With nearly a quarter million manufacturing jobs reshored in the U.S. since 2010, it appears many automotive manufacturers are finding upfront offshore savings come with a heavy cost in parts shortages, production line shutdowns, product defects and transportation delays.
Using a U.S. supplier for critical-use, injection-molded automotive components lends itself to providing a skilled, trustworthy supply chain that is responsive to manufacturers’ needs in four key areas:
Automotive manufacturers must have appropriate injection-molded plastic component inventories on-hand to meet orders for vehicles and replacement parts. Offshoring puts consistent production at risk because of the increased potential for logistical snags, time zone miscalculations and quality-impaired products.
Conversely, domestic vendors dramatically shorten the supply chain by removing the complications of international commerce. Defect-free plastic parts are produced faster, and are reliably placed in manufacturers’ hands when – or before – they’re needed.
Production Line Efficiencies
Perhaps the single biggest obstacle in keeping offshore production lines up and running is the communication gap. Language barriers are sometimes initially overlooked if overseas facility managers speak basic English, but miscommunication becomes evident later on when colloquialisms don’t translate to easily explained and actionable steps, or managers cannot properly review product requirement documents. The same holds true for cultural gaps, wherein the concepts of speed and timeliness often don’t align with Western standards, thereby greatly impacting line productivity.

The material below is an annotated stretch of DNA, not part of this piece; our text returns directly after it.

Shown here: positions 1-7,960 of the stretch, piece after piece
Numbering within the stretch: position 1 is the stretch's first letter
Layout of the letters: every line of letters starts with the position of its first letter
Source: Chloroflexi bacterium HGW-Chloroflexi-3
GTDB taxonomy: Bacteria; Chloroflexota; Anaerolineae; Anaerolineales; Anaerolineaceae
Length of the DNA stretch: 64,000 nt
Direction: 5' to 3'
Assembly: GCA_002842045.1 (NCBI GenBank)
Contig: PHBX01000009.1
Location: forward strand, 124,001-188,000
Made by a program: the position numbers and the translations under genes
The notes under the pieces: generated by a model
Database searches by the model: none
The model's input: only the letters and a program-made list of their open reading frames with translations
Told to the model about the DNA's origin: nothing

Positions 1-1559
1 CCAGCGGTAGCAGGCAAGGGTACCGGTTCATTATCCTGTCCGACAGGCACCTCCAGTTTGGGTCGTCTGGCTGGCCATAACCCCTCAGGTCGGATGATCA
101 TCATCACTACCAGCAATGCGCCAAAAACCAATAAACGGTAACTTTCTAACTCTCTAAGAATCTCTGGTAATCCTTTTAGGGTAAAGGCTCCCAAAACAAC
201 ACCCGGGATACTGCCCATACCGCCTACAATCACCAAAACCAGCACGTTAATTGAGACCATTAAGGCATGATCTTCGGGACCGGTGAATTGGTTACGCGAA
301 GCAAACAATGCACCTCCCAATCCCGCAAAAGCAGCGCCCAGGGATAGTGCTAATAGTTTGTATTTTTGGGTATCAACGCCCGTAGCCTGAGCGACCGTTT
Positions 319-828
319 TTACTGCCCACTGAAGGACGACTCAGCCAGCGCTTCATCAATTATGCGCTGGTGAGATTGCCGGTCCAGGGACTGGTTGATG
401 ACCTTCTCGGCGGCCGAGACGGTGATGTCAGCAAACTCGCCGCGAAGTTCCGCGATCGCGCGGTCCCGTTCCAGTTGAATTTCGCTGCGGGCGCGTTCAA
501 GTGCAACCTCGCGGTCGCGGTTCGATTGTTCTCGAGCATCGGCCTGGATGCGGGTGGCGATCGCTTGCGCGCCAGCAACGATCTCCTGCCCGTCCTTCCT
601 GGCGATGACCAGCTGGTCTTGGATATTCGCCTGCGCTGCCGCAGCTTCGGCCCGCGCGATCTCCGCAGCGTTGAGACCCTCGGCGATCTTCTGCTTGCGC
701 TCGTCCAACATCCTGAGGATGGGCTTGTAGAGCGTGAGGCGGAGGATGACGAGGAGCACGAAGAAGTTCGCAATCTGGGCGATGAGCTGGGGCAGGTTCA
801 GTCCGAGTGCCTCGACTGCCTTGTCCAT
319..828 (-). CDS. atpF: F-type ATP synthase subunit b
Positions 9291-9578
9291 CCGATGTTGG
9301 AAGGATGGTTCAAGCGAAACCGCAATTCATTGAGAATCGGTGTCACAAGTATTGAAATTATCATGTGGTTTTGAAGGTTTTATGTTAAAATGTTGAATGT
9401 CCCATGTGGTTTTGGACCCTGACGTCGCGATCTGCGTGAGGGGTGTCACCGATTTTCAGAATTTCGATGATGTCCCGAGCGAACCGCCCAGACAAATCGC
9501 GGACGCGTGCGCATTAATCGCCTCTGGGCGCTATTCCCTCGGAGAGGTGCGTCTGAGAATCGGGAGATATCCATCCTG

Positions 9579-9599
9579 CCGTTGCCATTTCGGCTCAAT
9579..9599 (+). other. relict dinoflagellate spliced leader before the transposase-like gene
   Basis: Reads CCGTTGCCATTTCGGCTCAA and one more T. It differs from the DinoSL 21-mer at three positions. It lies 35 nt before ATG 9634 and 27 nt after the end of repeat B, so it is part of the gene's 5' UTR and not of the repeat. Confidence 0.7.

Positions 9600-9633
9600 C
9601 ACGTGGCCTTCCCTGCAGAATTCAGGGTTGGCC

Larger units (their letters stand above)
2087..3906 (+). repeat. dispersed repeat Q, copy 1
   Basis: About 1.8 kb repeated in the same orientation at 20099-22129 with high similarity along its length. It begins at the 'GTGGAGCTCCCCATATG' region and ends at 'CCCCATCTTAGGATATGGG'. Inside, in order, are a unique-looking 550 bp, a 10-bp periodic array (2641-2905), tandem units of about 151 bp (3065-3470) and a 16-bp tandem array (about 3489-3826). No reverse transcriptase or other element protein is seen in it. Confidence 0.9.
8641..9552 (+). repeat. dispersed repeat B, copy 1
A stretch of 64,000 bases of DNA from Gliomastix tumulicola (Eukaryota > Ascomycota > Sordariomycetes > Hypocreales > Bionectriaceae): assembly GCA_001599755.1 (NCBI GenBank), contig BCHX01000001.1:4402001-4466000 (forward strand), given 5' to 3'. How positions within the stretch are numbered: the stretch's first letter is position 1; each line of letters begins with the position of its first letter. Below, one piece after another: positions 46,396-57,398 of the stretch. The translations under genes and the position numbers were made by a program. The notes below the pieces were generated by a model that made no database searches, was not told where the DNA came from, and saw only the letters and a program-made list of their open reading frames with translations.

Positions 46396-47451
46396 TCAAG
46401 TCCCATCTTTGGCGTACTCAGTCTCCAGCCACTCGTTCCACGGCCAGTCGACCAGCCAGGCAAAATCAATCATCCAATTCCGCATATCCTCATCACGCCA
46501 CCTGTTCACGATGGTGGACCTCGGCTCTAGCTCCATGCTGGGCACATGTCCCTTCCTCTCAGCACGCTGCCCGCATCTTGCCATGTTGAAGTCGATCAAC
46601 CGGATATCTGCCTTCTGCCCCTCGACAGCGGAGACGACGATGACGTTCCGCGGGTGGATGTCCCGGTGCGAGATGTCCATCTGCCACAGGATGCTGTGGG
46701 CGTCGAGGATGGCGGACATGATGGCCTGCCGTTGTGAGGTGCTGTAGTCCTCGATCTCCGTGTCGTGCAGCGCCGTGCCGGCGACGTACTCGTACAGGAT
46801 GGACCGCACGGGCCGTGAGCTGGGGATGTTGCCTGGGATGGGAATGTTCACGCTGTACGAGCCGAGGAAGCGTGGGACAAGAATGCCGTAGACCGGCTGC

Working with vendors in the U.S. effectively negates these risks on the production line and throughout the entire manufacturing process.
Components that serve critical automotive functions or are intricate in design can be easily compromised without consistent oversight and quality control. Defective products are potentially hazardous and, secondarily, present costly dilemmas for the manufacturer such as: Are the parts reworked in the U.S., or returned to the country of origin? If returned, can the project absorb additional shipping cost and time? Who is responsible for product liability and litigation?
On the other hand, domestically produced automotive components remain under manufacturer control and, by extension, quality assurance. Course correction, when necessary, is efficiently accomplished because resolving product defects doesn’t open a Pandora’s box of additional issues.
Transoceanic shipping and varying time zones automatically increase product lead time, which is inefficient in itself without factoring in adverse weather, customs complications and other delay-inducing delivery hurdles.
Working with suppliers closer to home minimizes wait time and shipping snafus, allowing automotive manufacturers to quickly respond to customers’ changing demands. Also, domestic shipping costs are generally lower due to distance and required mode of travel, which typically offsets any overseas financial advantage.
Viewed through these lenses, the labor savings realized with offshoring doesn’t necessarily equal long-term value, and often creates significant challenges. For more information on the benefits and challenges of reshoring read our whitepaper, Reshoring: It’s Not a Myth – Part I. Get your free copy by clicking the button below.